54. Santer RD, Yamawaki Y, Rind FC, Simmons PJ (2008) Preparing for escape: an examination of the role of the DCMD neuron in locust escape jumps. J Comp Physiol A 194:69–77CrossRefGoogle Scholar
  55. Savi P (1819) Osservazioni sopra la Blatta acervorum di Panzer. Gryllus myrmecophilus. Bibl Ital 25:217–229Google Scholar
  56. Schimmer F (1909) Beitrag zu einer Monographie der Gryllodeengattung Myrmecophila Latr. Ztschr Zool 93:409–534Google Scholar
  57. Sutton GP, Burrows M (2008) The mechanics of elevation control in locust jumping. J Comp Physiol A 194:557–563CrossRefGoogle Scholar
  58. Tsuchiya M, Watanabe D, Maekawa K (2008) Effect on mandibular length of juvenile hormones and regulation of soldier differentiation in the termite Reticutiterme ssperatus (Isoptera: Rhinotermitidae). Appl Entomol Zool 43:307–314CrossRefGoogle Scholar
  59. Veenakumari K, Mohanrai P, Sreekumar PV (1997) Host plant utilization by butterfly larvae in the Andaman and Nicobar Islands (Indian Ocean). J Insect Conserv 1:235–246CrossRefGoogle Scholar
  60. Wheeler WM (1900) The habits of Myrmecophila nebrascensis Bruner. Psyche 9:111–115CrossRefGoogle Scholar
  61. Wheeler WM (1910) Ants: their structure, development, and behavior. Columbia University Press, New YorkGoogle Scholar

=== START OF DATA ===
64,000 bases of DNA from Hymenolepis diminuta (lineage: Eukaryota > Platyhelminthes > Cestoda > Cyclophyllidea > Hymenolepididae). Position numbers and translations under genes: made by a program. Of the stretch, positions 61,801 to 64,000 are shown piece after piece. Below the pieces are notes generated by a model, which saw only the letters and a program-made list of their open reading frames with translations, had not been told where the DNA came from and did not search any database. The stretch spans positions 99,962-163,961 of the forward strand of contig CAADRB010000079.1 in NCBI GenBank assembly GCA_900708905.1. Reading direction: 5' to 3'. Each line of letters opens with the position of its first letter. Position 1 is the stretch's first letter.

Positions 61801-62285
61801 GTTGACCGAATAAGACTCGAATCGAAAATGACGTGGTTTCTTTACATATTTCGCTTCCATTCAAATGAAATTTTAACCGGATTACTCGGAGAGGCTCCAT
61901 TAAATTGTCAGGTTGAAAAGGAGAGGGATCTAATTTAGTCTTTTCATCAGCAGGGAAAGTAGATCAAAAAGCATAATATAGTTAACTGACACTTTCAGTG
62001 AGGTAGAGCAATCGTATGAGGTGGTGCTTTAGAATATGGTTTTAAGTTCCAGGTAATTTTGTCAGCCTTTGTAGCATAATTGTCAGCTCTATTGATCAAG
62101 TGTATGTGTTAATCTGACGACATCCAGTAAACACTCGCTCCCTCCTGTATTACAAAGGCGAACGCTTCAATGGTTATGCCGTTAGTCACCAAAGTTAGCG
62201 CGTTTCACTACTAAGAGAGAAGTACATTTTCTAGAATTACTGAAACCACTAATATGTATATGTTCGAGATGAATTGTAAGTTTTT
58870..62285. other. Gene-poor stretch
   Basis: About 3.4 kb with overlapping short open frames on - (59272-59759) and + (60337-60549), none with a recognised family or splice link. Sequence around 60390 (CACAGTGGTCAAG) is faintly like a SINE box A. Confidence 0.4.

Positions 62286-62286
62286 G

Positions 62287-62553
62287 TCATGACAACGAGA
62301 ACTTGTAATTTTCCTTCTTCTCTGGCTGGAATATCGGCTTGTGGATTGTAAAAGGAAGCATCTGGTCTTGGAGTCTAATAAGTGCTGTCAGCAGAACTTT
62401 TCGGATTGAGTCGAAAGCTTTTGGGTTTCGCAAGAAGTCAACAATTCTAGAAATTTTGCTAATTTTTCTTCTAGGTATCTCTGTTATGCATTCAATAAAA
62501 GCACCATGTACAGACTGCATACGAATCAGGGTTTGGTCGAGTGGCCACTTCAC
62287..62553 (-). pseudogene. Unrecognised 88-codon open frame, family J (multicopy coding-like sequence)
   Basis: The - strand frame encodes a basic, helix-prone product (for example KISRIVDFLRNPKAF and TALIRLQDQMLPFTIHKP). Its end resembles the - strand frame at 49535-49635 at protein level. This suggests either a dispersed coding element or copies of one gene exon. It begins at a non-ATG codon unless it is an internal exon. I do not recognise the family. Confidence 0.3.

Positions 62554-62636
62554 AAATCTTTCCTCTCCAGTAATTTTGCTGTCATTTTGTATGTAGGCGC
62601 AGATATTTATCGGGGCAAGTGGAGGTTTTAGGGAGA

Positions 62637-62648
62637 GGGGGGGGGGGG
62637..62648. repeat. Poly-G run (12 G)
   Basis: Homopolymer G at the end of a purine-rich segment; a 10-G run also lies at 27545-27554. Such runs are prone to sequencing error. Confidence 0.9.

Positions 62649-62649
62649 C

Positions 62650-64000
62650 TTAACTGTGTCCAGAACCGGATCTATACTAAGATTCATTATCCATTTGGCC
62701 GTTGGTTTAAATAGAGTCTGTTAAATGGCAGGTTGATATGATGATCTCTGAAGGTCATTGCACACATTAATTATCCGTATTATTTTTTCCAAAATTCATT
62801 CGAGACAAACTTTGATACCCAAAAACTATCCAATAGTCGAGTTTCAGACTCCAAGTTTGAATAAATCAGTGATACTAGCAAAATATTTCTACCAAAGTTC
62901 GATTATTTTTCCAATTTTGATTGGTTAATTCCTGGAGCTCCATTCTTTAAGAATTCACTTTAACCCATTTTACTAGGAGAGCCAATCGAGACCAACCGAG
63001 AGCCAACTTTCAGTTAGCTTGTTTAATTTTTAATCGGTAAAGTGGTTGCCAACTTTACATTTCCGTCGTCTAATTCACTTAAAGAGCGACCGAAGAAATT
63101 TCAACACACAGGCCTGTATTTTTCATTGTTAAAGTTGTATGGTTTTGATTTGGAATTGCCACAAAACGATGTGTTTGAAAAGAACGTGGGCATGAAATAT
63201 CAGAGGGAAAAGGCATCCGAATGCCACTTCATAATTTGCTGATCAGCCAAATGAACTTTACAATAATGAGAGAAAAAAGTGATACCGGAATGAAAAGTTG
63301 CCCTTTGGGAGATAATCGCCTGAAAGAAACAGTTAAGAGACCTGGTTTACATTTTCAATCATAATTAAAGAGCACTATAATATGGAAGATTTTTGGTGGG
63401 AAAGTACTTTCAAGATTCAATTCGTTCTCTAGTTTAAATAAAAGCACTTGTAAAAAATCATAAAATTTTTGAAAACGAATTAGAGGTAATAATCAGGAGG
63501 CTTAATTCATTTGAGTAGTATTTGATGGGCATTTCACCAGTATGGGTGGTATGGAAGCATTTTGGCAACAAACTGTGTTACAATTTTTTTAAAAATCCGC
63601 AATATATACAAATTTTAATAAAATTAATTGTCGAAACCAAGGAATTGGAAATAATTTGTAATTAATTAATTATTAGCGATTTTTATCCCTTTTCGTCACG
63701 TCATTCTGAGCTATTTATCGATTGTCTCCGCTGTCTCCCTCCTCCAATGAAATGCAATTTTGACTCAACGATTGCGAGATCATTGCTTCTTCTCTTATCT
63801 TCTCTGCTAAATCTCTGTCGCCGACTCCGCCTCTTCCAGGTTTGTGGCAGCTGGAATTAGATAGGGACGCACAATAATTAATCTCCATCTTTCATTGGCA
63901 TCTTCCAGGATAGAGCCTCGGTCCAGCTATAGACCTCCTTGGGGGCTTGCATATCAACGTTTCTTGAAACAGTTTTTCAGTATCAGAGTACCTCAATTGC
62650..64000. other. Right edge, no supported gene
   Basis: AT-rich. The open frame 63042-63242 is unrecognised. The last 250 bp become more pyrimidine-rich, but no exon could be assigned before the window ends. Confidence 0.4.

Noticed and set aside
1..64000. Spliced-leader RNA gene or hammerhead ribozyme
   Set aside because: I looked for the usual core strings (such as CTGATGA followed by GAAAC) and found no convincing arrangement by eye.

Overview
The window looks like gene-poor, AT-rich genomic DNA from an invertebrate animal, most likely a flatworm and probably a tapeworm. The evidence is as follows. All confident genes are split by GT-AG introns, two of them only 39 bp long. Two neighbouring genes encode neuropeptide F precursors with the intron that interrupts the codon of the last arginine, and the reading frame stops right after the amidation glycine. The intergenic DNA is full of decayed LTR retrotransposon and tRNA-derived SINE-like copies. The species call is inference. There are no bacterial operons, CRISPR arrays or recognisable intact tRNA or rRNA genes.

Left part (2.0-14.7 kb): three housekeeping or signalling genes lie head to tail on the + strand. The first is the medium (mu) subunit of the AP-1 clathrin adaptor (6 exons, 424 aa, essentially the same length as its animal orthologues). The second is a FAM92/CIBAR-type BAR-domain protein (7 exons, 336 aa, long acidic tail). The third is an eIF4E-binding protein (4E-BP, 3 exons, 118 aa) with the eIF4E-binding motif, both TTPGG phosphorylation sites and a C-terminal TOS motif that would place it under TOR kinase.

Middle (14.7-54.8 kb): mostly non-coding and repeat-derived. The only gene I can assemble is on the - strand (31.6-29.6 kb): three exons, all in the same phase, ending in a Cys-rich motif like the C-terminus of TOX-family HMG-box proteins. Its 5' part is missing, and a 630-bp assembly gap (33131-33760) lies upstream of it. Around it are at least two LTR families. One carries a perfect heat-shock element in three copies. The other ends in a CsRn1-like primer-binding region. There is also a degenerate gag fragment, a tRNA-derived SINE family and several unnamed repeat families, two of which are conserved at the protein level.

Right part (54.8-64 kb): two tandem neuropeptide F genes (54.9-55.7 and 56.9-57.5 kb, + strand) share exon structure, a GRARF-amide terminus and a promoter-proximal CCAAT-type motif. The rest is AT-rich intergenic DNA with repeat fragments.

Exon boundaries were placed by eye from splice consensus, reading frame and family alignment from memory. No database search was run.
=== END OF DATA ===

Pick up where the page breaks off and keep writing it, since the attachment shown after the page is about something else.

62. Wheeler WM (1928) The social insects: their origin and evolution. Kegan Paul, Trench, Trubner and Co., Ltd, LondonCrossRefGoogle Scholar
  63. Windig JJ, Rintamäki PT, Cassel A, Nylin S (2000) How useful is fluctuating asymmetry in conservation biology: asymmetry in rare and abundant Coenonympha butterflies. J Insect Conservn 4:253–261CrossRefGoogle Scholar
  64. Yamaguchi S (1988) The life history of five myrmecophilous lycaenid butterflies of Japan. Kodansha, Tokyo (Japanese) Google Scholar

Copyright information

© International Union for the Study of Social Insects (IUSSI) 2017

Authors and Affiliations

  • T. Komatsu
    • 1
    Email author
  • M. Maruyama
    • 2
  • M. Hattori
    • 3
  • T. Itino
    • 4
    • 5
  1. 1.Institute of Tropical AgricultureKyushu UniversityFukuokaJapan
  2. 2.The Kyushu University MuseumFukuokaJapan
  3. 3.Graduate school of Fisheries and Environmental ScienceNagasaki UniversityNagasakiJapan
  4. 4.Department of Biology, Faculty of ScienceShinshu UniversityMatsumotoJapan
  5. 5.Institute of Mountain ScienceShinshu UniversityMatsumotoJapan

Personalised recommendations